It’s typical for a study of women in the workplace; there’s always evidence of women succeeding, but in terms of overall numbers, women lag behind. This frustrates feminists who long for women to equal men in terms of total professional prestige. They have numerous explanations for why women remain behind — including sexist workplaces and lazy husbands who pigeonhole wives into keeping house and tending children.
I expected the mother and daughter team, Mary Ann Mason and Eve Mason Ekman, to offer this typical feminist fare in Mothers on the Fast Track: How a New Generation Can Balance Family and Careers
. Yet their book, surprisingly, accepted a central premise that’s rejected by much of the sisterhood: most women want to have children, and spend time with those children when they are young. This reality — women’s desire for children and hands-on childrearing — is at the root of why women have failed to catch up to men in most prestigious professions.
As Mason and Ekman detail, the “make-or-break years” for careers (the thirties, which tend to determine if a lawyer becomes partner or a professor gets tenure) coincide with prime childbearing years, particularly for well-educated women, who tend to get married and start families late. As a result, women face painful choices, which sideline many, and thin the ranks of those marching up the professional ladder.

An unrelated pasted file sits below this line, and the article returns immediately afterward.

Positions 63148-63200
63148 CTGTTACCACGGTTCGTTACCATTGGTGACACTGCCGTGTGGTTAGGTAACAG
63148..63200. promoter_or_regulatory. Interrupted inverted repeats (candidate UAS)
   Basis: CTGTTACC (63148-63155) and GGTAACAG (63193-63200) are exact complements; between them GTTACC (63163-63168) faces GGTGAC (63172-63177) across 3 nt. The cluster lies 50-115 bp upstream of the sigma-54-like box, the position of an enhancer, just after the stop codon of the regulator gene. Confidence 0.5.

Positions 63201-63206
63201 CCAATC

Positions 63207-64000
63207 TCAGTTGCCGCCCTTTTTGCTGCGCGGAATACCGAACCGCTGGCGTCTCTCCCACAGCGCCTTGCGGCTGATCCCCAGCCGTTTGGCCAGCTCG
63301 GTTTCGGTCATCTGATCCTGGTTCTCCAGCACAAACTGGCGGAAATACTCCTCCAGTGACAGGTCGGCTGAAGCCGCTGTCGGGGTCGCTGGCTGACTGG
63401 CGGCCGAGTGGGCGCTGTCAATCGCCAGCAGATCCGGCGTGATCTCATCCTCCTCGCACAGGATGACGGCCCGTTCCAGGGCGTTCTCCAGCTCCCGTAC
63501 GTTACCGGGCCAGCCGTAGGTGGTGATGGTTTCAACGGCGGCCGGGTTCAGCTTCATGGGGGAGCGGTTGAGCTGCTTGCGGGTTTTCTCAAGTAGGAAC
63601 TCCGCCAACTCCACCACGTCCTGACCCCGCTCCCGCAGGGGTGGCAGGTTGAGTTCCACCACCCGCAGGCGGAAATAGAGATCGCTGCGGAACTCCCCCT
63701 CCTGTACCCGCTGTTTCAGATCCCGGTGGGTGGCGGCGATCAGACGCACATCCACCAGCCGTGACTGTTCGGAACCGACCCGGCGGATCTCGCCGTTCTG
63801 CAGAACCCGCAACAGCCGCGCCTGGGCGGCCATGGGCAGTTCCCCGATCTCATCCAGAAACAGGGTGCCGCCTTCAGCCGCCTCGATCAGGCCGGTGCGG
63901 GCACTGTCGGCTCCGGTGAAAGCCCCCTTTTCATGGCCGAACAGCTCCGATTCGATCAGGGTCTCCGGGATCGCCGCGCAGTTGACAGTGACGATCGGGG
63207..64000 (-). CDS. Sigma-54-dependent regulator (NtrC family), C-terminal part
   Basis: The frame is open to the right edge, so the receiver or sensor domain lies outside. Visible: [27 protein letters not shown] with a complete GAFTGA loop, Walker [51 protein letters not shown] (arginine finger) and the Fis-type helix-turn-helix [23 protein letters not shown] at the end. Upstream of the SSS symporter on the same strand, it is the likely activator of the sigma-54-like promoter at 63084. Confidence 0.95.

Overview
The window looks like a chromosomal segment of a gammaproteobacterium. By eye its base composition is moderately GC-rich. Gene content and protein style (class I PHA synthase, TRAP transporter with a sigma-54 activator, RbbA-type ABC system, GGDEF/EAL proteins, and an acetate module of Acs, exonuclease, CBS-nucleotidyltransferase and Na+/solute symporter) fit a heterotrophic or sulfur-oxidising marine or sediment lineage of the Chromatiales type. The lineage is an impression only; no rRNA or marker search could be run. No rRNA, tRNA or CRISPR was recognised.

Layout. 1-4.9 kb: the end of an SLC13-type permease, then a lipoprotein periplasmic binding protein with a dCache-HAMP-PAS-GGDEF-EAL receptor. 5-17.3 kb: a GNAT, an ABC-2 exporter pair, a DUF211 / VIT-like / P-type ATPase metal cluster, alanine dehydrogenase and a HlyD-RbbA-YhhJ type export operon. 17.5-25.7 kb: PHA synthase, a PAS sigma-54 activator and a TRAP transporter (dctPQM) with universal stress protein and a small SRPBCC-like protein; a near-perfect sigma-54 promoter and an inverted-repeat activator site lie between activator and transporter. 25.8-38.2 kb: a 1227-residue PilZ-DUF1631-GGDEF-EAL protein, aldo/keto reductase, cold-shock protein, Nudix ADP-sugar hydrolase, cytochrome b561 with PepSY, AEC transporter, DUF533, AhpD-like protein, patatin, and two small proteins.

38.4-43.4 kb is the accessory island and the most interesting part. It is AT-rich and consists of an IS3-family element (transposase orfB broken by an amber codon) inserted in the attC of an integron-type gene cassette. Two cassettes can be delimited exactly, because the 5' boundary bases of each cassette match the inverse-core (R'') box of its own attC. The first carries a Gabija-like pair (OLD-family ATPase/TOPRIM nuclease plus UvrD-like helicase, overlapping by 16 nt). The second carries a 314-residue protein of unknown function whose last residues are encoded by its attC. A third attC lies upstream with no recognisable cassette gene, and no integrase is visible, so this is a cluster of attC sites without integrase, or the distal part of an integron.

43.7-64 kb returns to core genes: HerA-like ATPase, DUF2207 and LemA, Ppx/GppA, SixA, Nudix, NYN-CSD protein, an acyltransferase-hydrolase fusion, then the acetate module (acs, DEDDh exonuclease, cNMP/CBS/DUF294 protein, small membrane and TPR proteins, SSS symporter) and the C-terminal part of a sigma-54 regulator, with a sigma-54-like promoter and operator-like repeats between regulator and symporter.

While discussing the “motherhood problem,” Mason and Ekman carefully state that “children are a wonder and a blessing, not a problem.” This might seem an unnecessary acknowledgment to those unfamiliar with other feminist writing, but it’s refreshing after books such as Linda Hirshman’s Get to Work: A Manifesto for Women of The World. Hirshman’s condescending nod to motherhood (she instructs women, “Have a baby. Just don’t have two”) is buried by her disdain for women who stay home with children, and conclusion that even a mediocre career is better than wasting your life raising children.
Hirshman’s brand of feminism doesn’t resonant with mothers, and Mason and Ekman know this. They aren’t attempting to convince women to abandon family for the workplace, but to identify what’s really going on, so that women can better navigate their own career paths.
They dismiss the narratives commonly offered by the media, that women are either “relentlessly rising to equal representation in top positions” or “dropping out at a faster rate than they can succeed,” and offer an alternative picture: “…highly educated women rarely leave their chosen profession entirely. Instead they become caught in a “second tier” within or allied with their profession where they take breaks for family needs but return to work, sometimes on a reduced schedule but frequently full-time, until retirement.” They offer advice to women who want to remain on the “fast track” career-wise while raising families, and discuss how workplaces can become more accommodating, by providing alternative fast tracks and “on-ramps” for those who take time off.